I am a lifelong Sherlock Holmes fan. Seriously, I’ve read and watched ’em all. And in this new addition to the Sherlockian multiverse, all my favorite characters from the series make their reimagined appearance. There’s Lady Holmes, but also a new Watson and Mrs. Hudson. A new version of the inspector, a bare hint of archenemy Moriarty, and an intriguing Mycroft-based character who promises to play a larger role in the sequel.
A Study in Scarlet Women is also one of the few books I’ve read told from the perspective of Holmes, rather than the average-minded Watson. Here, though, we get an inexperienced Holmes, trying to break into the detective business in a world that is not forgiving to women who try to make their respectable, independent way in it. She is also liable to make terrible, silly mistakes when the world – and people! – do not conform to her logical expectations of them. Continue reading
Book Review: Shadowed Souls, edited by Kerrie L. Hughes & Jim Butcher
This has been a great month for short story collections and Urban Fantasy. I just finished Patricia Briggs’ Shifting Shadows, a collection of stories from her Mercy Thompson werewolf world, when this book popped up on my radar. Shadowed Souls. Am I on a short-story-collections-that-have-‘Shadow”-in-their-title kick? Seems so!
So Shadowed Souls. Where do I start? How about with the list of authors:
Jim Butcher, Seanan McGuire, Tanya Huff, Anton Strout, Kat Richardson, Kevin J Anderson, Lucy A. Snyder, Jim C. Hines, Erik Scott de Bie, Kristine Kathryn Rusch, Rob Thurman. Just writing out all these author names is setting my heart aflutter all over again. The stories span the entire spectrum of mood and tone, from playful banter and zany world-building, to chilling darkness and regret. Continue reading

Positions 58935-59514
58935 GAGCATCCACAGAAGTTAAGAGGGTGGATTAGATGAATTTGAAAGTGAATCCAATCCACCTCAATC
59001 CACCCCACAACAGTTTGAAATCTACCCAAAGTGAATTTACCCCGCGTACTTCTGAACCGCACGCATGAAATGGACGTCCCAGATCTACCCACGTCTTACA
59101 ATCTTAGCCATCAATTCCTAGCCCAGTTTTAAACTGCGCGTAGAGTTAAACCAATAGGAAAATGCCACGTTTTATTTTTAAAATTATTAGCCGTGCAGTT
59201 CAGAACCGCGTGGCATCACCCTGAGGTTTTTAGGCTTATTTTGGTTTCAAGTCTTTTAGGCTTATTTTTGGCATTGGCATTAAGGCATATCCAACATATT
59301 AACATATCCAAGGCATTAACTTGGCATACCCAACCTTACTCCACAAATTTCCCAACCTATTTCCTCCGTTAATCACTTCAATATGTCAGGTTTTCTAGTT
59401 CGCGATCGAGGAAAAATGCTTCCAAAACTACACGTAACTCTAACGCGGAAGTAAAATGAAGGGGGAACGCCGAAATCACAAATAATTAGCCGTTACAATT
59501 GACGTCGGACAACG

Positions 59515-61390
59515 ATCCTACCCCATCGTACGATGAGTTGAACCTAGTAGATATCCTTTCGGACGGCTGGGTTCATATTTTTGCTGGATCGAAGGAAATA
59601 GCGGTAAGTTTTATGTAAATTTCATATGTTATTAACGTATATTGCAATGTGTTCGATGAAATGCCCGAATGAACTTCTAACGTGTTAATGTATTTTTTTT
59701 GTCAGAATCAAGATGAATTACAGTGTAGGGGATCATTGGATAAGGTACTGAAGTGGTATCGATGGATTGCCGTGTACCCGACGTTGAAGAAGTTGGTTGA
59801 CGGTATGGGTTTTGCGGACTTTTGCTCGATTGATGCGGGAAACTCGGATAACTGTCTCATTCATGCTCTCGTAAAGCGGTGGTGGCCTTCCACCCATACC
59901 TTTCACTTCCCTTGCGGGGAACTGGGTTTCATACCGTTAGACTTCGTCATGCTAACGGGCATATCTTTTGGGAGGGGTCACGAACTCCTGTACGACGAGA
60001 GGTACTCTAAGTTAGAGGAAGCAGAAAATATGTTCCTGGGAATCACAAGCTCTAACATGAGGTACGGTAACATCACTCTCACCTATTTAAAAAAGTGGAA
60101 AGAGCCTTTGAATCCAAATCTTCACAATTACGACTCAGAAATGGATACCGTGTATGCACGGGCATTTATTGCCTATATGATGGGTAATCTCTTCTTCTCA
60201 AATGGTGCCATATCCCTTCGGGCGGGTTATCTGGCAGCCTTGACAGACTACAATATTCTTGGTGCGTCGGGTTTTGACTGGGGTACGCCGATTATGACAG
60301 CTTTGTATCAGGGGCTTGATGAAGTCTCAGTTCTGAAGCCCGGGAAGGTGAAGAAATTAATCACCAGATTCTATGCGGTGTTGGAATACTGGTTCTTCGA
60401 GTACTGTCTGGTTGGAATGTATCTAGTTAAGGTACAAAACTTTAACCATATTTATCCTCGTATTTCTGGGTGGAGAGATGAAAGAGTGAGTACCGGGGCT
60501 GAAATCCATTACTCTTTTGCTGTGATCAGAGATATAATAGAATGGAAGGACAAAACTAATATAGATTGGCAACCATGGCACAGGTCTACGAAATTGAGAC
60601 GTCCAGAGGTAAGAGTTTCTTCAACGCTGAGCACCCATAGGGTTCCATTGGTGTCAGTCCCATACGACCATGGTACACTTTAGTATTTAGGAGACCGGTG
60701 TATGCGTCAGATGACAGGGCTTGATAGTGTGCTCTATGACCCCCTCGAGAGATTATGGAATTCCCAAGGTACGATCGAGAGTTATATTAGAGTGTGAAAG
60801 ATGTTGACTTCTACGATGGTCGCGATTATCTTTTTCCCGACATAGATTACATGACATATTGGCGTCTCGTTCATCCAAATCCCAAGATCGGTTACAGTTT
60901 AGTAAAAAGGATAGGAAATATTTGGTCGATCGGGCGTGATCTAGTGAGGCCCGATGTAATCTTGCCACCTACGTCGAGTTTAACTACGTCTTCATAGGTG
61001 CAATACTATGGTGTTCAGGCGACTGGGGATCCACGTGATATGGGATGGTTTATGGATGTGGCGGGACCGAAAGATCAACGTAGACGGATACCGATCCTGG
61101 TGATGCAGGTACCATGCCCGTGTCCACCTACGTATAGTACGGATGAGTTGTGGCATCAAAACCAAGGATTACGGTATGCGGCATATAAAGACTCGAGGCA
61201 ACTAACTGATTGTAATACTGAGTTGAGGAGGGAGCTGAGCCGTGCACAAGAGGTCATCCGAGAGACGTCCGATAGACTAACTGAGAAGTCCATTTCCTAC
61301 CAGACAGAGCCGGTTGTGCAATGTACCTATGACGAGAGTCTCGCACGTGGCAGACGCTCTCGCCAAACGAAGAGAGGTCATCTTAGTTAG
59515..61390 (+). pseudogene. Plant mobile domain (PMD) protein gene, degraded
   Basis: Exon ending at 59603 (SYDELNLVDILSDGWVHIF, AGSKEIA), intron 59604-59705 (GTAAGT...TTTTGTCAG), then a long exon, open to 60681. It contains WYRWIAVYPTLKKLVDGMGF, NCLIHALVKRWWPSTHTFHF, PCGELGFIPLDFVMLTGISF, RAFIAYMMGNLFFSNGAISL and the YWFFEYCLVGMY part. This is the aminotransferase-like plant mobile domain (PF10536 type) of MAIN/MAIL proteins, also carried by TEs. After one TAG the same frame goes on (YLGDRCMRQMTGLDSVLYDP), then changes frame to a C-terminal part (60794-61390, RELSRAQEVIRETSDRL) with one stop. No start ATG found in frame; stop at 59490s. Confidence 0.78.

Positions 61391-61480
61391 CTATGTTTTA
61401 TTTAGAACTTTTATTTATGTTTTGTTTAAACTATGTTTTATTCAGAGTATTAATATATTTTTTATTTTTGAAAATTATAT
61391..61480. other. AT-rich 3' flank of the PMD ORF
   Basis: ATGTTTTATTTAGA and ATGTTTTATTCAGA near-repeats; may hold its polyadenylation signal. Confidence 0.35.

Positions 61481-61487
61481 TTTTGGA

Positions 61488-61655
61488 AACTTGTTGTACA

Canaries, I’m going to need your book recommendations. This is a third or fourth urban fantasy in the last couple weeks whose opening had me clutching a five-star rating only to lose it somewhere among the pages. The clock struck midnight and, lo and behold, the glittering plot turned into a pumpkin and the supporting cast into squeaky mice.
Maybe it’s time to shift genres again. Maybe I want more lit in my genre fiction. Maybe my grandmother lost patience and did some Eastern European voodoo to punish me for not becoming a doctor.
“Oh, you waste life on book blog? I make all book you read taste like bad borscht. ALL BOOK.”
Vick’s Vultures by Scott Warren
Another tasty space opera treat from the book universe.
Victoria Marin, privateer and captain of the salvage spaceship Condor, is in the red and in danger of losing her ship if she can’t locate fresh salvage and bring home some new xenotech for profit. It seems too good to be true when her crew catch a distress signal in nearby space. What she finds there, though, is a drifting wreck and an inconvenient survivor – First Prince Tavram, heir apparent to one of the largest and most powerful empires in known space. And there’s a deadly, powerful warlord from an opposing empire hot on his trail.